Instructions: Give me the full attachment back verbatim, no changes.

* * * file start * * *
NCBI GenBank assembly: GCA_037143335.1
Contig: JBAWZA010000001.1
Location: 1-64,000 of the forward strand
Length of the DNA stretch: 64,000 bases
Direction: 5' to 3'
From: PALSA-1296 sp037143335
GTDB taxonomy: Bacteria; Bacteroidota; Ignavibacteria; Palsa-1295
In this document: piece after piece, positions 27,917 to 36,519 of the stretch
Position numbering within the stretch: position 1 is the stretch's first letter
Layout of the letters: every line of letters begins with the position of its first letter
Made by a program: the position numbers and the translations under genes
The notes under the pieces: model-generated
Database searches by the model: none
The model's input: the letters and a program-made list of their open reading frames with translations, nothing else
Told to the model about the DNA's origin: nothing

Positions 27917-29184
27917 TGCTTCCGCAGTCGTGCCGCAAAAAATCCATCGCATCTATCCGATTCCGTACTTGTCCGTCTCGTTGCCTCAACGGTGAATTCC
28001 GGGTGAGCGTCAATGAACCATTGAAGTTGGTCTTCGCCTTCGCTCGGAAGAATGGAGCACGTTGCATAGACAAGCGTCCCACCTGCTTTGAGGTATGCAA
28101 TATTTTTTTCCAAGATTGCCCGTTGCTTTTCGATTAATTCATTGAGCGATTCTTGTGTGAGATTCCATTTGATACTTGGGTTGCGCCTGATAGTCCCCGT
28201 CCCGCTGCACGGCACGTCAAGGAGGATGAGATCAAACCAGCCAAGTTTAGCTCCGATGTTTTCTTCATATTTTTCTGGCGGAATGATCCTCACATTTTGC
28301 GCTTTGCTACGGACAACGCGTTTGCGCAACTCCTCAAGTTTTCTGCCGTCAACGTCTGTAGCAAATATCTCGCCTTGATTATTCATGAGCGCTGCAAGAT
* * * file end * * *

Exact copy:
NCBI GenBank assembly: GCA_037143335.1
Contig: JBAWZA010000001.1
Location: 1-64,000 of the forward strand
Length of the DNA stretch: 64,000 bases
Direction: 5' to 3'
From: PALSA-1296 sp037143335
GTDB taxonomy: Bacteria; Bacteroidota; Ignavibacteria; Palsa-1295
In this document: piece after piece, positions 27,917 to 36,519 of the stretch
Position numbering within the stretch: position 1 is the stretch's first letter
Layout of the letters: every line of letters begins with the position of its first letter
Made by a program: the position numbers and the translations under genes
The notes under the pieces: model-generated
Database searches by the model: none
The model's input: the letters and a program-made list of their open reading frames with translations, nothing else
Told to the model about the DNA's origin: nothing

Positions 27917-29184
27917 TGCTTCCGCAGTCGTGCCGCAAAAAATCCATCGCATCTATCCGATTCCGTACTTGTCCGTCTCGTTGCCTCAACGGTGAATTCC
28001 GGGTGAGCGTCAATGAACCATTGAAGTTGGTCTTCGCCTTCGCTCGGAAGAATGGAGCACGTTGCATAGACAAGCGTCCCACCTGCTTTGAGGTATGCAA
28101 TATTTTTTTCCAAGATTGCCCGTTGCTTTTCGATTAATTCATTGAGCGATTCTTGTGTGAGATTCCATTTGATACTTGGGTTGCGCCTGATAGTCCCCGT
28201 CCCGCTGCACGGCACGTCAAGGAGGATGAGATCAAACCAGCCAAGTTTAGCTCCGATGTTTTCTTCATATTTTTCTGGCGGAATGATCCTCACATTTTGC
28301 GCTTTGCTACGGACAACGCGTTTGCGCAACTCCTCAAGTTTTCTGCCGTCAACGTCTGTAGCAAATATCTCGCCTTGATTATTCATGAGCGCTGCAAGAT